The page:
In a previous post, I started a conversation about the importance of having an Online Social Presence by exploring the dimension of visibility. To continue this theme, I wanted to take some time to consider another prerequisite of an Online Social Presence before you start engaging or conversing. That prerequisite is listening.
Much has been written about the Art of Listening. Most of it deals with developing skills to be active listeners and to be present while listening. Gail Brenner, Ph.D. posted a blog entry on dumblittleman.com, sites research on how our brain has the capacity to hear 275 more words per minute than the average person can speak. Contrast this with an article Dr. Steven Berglas wrote for Forbes Magazine which states that, “Scores of studies have demonstrated that people accurately comprehend or internalize a dismal 25%-50% of what they hear.” So why is it that while our brains can process more words per minute than what can be spoken, we only comprehend a quarter to half of what we hear? One explanation offered by Michael P. Nichols, Ph.D, who authored the book The Lost Art of Listening, is that “Most people don’t listen with the intent to understand; they listen with the intent to reply.”
Jeremiah Owyang, with Web Strategy, helps to link the art of listening and our online social presence with his statement, “Any savvy party goer knows to listen before jumping into a conversation at a cocktail party.” Conforming to this analogy, each of us are the savvy party goer and social media is the cocktail party. Before we dissect the how, I thought it would be appropriate to include some comments Swami Chinmayananda expressed in his article entitled, “The Art of Listening.” Swami Chinmayananda states, “Very often we are led to believe that speaking represents action and power, while listening connotes weakness and apathy…Listening is the channel most often used for “learning.” It is a vital communication function; it improves our ability of understanding, self-awareness and self-application.”
As Swami Chinmayananda points out, the goal of our listening should be learning. As we evaluate our online presence, listening provides context and enables us to learn about what is being said, who is saying it, and hopefully why they are saying it. Before we start talking, we need to see where our opinions, thoughts, and insights fit into the conversation. Below are some tools to help facilitate the listening process.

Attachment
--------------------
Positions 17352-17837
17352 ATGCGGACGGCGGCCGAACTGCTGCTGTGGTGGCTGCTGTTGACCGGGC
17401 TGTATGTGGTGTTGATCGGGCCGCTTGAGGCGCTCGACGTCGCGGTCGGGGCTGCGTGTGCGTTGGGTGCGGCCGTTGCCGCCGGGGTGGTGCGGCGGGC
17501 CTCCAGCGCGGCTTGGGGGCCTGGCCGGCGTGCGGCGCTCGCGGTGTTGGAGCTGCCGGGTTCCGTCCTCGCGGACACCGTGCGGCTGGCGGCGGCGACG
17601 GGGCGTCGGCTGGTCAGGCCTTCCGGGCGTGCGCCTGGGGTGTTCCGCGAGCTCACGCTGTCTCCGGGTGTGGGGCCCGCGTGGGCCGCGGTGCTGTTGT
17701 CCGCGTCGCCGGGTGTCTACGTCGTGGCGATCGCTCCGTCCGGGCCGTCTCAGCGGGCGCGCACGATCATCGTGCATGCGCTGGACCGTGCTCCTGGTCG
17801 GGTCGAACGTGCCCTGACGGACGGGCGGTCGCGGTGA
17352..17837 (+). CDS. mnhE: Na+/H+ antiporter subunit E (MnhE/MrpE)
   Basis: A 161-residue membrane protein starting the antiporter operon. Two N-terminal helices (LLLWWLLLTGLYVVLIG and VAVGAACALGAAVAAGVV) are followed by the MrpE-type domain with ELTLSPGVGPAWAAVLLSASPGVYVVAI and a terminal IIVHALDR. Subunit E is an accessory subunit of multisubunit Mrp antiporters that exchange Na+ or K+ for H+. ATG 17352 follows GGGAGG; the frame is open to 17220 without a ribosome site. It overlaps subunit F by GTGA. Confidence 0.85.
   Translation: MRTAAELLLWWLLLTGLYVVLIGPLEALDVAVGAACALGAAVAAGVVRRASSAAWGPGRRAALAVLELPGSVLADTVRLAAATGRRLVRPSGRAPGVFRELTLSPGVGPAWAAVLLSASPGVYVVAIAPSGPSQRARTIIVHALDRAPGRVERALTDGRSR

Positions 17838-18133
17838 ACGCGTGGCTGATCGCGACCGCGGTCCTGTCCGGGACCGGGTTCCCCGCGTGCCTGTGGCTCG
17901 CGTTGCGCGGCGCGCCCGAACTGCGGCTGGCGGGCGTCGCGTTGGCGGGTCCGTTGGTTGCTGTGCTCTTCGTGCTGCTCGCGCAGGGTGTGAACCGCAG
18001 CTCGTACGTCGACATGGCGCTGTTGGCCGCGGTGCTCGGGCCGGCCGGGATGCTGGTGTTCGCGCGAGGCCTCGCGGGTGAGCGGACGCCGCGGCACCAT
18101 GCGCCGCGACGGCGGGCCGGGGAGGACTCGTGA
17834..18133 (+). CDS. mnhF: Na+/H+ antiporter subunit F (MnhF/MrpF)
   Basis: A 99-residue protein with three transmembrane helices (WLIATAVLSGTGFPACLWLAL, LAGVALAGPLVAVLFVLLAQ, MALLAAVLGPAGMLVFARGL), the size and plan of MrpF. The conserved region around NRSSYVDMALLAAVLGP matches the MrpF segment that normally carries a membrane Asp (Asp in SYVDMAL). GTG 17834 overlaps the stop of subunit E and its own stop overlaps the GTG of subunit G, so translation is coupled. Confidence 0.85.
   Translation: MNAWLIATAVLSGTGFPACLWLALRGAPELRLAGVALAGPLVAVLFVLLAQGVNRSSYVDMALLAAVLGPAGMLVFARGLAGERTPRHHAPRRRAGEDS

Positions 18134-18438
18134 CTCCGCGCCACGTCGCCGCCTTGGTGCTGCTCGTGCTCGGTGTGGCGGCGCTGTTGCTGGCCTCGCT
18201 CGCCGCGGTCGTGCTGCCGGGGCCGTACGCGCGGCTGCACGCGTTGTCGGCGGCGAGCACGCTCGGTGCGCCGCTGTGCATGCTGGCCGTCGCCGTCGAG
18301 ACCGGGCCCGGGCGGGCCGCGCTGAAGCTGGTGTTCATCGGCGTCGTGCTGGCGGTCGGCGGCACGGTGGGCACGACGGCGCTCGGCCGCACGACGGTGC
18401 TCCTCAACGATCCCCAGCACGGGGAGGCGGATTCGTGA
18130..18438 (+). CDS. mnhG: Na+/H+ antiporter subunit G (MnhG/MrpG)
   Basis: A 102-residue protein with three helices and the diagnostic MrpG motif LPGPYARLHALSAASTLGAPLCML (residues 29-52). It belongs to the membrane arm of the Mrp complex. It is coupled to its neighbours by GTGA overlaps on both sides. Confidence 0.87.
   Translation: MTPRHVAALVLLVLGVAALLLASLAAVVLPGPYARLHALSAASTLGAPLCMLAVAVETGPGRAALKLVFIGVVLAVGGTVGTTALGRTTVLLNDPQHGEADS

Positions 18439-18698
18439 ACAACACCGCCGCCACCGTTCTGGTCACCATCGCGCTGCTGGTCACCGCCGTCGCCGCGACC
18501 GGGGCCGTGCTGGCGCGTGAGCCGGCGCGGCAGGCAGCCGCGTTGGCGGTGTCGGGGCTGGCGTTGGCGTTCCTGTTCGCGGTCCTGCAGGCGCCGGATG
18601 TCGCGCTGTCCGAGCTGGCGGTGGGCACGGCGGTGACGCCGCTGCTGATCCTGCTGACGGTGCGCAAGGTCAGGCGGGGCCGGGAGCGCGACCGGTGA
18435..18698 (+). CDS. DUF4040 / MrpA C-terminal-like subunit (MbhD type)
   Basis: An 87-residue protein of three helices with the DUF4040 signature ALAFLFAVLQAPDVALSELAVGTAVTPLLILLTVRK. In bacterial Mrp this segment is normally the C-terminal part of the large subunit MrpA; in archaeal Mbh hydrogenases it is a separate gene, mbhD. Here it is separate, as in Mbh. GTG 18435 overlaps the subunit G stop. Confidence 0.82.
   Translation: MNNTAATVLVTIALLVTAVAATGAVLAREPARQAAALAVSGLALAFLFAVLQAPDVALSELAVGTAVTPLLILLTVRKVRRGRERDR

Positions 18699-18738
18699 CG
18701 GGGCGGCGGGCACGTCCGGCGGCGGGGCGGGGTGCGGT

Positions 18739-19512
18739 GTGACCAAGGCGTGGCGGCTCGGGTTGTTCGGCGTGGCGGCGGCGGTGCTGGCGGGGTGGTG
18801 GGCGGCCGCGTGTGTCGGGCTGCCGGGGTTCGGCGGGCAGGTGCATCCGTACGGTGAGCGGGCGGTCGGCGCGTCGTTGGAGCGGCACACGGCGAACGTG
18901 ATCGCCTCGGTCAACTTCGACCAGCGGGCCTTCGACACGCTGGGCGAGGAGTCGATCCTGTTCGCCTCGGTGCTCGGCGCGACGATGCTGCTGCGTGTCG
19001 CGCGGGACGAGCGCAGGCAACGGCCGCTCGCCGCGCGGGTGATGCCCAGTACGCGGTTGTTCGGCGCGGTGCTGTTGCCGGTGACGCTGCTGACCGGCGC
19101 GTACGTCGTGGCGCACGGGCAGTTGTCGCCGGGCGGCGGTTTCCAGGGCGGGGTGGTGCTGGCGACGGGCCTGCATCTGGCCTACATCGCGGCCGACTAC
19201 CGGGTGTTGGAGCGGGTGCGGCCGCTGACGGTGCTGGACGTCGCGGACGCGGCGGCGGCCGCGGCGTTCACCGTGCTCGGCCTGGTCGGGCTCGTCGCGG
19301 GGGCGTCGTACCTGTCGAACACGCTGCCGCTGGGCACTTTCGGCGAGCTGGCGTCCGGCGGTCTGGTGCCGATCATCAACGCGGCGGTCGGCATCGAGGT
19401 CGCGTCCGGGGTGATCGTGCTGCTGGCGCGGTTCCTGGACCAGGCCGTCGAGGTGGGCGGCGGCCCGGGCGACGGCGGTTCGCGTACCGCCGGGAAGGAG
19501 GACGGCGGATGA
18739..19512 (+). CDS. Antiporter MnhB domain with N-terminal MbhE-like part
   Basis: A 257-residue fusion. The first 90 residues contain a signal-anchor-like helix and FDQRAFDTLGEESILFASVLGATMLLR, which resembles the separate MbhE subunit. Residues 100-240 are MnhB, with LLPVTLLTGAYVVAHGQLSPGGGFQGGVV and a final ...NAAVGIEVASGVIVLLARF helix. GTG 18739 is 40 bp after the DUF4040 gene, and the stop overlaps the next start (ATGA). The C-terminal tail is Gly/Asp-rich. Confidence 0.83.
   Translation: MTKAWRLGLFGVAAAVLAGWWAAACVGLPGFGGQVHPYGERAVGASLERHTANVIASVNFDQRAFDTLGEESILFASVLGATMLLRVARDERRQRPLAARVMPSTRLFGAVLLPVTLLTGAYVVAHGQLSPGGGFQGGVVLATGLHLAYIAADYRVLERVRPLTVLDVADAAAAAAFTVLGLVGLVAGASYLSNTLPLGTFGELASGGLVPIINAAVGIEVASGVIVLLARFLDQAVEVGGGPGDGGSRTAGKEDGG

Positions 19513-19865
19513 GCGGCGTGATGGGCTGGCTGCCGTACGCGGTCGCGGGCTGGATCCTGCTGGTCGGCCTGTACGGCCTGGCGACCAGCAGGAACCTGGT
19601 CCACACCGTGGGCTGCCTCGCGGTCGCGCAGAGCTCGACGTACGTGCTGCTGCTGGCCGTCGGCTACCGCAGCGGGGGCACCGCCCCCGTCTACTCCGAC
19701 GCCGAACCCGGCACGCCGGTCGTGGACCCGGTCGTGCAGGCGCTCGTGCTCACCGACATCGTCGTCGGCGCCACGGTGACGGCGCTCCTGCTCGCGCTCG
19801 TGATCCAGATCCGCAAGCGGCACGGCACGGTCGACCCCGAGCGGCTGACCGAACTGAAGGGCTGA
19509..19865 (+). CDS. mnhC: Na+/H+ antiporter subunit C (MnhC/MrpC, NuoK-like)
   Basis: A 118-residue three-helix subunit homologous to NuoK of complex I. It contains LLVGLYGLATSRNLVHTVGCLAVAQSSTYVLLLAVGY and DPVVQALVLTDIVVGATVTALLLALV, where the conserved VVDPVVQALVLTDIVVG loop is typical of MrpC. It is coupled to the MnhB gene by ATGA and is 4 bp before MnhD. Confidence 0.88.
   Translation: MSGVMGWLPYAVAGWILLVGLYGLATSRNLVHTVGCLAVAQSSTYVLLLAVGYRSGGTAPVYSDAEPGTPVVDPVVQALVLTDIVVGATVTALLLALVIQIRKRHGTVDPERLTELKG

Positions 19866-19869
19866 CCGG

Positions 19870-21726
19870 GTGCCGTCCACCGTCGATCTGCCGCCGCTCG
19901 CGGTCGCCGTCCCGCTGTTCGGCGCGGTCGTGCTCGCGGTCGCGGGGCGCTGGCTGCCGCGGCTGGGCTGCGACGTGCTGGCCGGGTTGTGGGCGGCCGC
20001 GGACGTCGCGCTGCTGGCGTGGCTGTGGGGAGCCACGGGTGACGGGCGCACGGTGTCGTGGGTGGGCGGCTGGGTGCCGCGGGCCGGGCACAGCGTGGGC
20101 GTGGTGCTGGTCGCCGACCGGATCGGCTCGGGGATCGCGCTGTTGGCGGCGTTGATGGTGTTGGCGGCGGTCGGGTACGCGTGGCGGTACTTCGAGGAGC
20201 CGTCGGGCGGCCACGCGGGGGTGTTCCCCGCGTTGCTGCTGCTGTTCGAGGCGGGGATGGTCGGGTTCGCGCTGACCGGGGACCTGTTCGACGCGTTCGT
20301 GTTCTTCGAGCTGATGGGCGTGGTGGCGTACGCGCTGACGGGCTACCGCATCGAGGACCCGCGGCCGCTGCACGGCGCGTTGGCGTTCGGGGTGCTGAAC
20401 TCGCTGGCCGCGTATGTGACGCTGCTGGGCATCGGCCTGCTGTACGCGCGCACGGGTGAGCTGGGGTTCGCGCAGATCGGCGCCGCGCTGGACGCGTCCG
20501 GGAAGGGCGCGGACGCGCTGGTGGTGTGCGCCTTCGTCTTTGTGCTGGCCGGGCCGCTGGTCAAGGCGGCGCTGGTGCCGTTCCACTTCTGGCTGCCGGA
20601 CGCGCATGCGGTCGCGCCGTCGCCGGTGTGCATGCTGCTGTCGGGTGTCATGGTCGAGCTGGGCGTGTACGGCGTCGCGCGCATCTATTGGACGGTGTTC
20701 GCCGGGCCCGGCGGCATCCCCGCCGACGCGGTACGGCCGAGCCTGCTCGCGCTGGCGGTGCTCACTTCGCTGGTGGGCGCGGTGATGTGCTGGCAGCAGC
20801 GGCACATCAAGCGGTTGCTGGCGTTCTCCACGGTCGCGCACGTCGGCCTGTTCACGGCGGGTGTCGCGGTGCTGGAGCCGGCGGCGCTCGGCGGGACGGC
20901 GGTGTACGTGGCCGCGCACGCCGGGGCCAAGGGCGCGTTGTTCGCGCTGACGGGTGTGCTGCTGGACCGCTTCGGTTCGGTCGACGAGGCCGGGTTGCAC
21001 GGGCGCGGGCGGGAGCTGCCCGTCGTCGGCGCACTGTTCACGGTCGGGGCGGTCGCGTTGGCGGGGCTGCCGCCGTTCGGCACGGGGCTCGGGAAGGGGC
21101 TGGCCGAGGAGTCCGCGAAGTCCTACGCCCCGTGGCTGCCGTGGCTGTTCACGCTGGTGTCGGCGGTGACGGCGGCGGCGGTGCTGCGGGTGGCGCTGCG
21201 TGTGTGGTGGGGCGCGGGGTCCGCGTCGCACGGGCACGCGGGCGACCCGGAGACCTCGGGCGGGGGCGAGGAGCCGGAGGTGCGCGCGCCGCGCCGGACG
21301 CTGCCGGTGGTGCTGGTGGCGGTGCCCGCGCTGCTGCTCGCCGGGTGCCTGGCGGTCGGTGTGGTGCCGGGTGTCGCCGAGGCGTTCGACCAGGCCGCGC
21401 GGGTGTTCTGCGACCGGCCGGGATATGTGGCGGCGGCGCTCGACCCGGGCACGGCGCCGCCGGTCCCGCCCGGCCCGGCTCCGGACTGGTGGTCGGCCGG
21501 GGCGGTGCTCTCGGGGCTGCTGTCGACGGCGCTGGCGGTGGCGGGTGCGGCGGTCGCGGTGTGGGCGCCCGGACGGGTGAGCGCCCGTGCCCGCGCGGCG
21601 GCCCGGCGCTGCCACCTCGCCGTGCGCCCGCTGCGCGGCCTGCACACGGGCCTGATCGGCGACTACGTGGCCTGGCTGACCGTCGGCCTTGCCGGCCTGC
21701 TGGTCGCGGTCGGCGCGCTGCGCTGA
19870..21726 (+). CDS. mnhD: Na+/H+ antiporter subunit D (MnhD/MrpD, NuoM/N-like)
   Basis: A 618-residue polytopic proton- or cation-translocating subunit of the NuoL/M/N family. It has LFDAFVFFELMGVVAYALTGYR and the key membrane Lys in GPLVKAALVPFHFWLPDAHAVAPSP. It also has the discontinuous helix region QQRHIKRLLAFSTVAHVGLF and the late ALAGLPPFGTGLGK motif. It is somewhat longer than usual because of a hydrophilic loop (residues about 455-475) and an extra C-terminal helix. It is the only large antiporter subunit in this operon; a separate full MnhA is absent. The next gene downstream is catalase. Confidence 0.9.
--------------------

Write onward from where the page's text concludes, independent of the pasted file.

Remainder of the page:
1. search.twitter.com This is one of the tools that Gary Varnerchuk, author of Crush It!, often references when he passionately urges corporations, individuals, and brands to “pay attention to what people are saying.” With the search function on twitter, you have access to the collective thought of 175 million registered twitter users and can comb the 95 million tweets issued each day. In addition to key word searches, you can also leverage hashtags that give you deeper insights into not just randon post, but also the stream of posts and the actual conversations that center around these hashtags.
2. Follow someone. This could be a colleague, fellow business professional, or someone you ran across via your twitter search. By “following” them, you can get real-time access to their tweets. After you follow someone, you can pay attention to how they leverage the social landscape. Taking notes on how often they tweet, who they interact with, and the subject matter of their tweets help to set your own expectation and sense of how to use the medium.
3. Read Blogs. While tweets give you short spinets of information, blogs provide a platform for thoughts to be developed in much more detail. The question is how do you find blogs. There are search engines for blogs such as Google and Technorati that help facilitate this process. You can also search for key words and people via a traditional Google search and this can provide leads to blog posts. My own experience is that in a relatively short period, you will soon find more blogs to read. Once you found a blog follow the blog. This can be facilitated through tools such as subscribing to blogs, using applications like bloglines, and RSS feeds. These tools help to alert you of new posts so that you aren’t constantly checking back in for updates.
4. Join a Group. LinkedIn is a great example how groups can be used to get the pulse of what is happening. LinkedIn has groups that center around locations, industries, interests, associatins, even your alma mater. Most of these groups host some form of a discussion forum which lends to more conversations that be listened to.
Charlene Li, in her book Open Leadership: How Social Technology Can Transform the Way You Lead, differentiates how people and businesses should engage people based on their activities. Specifically she challenges the assumption that everyone online should be engaged in the same manner. Ms Li, labels or classifies those online into five categories, watchers, sharers, commenters, producers, and curators. The base level of folks are watchers, or what I’ve heard refered to as “lurkers”. According to Ms Li’s research, watchers constitute the vast majority of those online (over 78%).
Before we start jumping into conversations, we should be “watchers” or “lurkers”. This gives us an understanding of the etiquette and context necessary to effectively engage in conversations online. The challenge is to listen and understand or learn. By doing so, it will make the move into conversations and sharing much easier.